A World of Birds is a beautifully crafted nonfiction text, which introduces the reader to 75 birds across all seven continents. I immediately warmed to the author when I read the acknowledgement ‘For my best friend Asa who knows nothing about birds’. This book was for me.
The first six pages tell you everything you need to know about the generic features of birds and provided me with a clear structure on which to hang the fascinating details that followed. Each continent is introduced with a map which you can use to track migratory flights. Although this is a book many would just dip into, I read it from cover to cover due to the beautiful illustrations and quirky facts. Did you know the ostrich is the only bird to have two toes? I was also very excited to learn about precocial chicks, which can stand within minutes of hatching, fully feathered and ready to forage. The adjective ‘precocious’ now makes so much more sense.
Every detail of the illustrations provides the right balance of informative detail without overloading the reader. The pastel shades of background squared paper are easy on the eye and divide up the continents. The use of outline sketches alongside the fully-coloured and annotated diagrams allowed the reader to move from the key features to fascinating details easily. Each page then hones in on the particular characteristics of one bird: their calls, the history of their names, their size, mating habits, sources of food and the state of their natural environment.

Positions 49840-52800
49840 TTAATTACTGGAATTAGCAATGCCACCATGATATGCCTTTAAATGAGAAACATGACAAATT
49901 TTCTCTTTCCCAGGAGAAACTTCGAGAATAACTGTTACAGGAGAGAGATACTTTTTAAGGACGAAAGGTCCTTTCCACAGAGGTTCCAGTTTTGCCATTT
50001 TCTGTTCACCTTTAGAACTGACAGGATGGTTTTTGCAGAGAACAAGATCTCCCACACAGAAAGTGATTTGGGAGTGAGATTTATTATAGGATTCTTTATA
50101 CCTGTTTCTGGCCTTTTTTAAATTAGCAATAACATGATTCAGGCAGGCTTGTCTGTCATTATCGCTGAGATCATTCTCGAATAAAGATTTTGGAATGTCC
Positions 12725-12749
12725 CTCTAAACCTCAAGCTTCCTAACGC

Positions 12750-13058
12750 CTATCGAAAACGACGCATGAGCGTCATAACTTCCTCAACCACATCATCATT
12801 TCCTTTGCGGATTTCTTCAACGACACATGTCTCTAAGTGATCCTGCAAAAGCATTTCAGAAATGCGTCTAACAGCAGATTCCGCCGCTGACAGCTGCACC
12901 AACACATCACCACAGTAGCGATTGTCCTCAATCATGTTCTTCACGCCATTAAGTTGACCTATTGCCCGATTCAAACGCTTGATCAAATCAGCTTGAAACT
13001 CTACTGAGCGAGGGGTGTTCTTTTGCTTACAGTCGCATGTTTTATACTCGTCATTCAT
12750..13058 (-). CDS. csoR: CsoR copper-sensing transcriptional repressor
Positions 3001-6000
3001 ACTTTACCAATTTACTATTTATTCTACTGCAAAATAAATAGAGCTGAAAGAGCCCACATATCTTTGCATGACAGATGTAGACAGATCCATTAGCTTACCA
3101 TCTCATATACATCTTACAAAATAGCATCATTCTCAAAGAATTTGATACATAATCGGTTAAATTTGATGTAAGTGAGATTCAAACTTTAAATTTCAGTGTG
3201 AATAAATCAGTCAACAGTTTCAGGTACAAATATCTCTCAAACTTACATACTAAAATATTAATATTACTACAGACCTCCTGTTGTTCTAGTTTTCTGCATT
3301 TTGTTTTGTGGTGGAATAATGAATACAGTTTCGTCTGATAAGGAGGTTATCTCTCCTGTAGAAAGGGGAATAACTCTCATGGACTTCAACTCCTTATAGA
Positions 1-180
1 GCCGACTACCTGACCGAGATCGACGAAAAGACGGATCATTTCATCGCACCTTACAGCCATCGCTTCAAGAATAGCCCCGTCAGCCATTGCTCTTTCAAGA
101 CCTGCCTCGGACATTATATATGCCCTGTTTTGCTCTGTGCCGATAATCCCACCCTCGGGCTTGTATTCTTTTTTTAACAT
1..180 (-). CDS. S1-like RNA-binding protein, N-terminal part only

What I liked about this book is that it doesn’t work to a set formula. For each bird, Vicky Woodgate has selected a few vital pieces of information, which the reader is likely to remember. I appreciated this ‘less is more’ approach and think younger readers will too.
Subtly underpinning this excellent example of non-fiction is the message about the fragile state of the environment of many of these birds. I am tempted to say this would make an excellent Guided Reading book, but the cost may prohibit this. Pupils could use all their nonfiction reading skills to locate information, and the book would provide a fabulous springboard for further discussions about nature and the environment.
At the very least, every school library needs a copy of A World of Birds.
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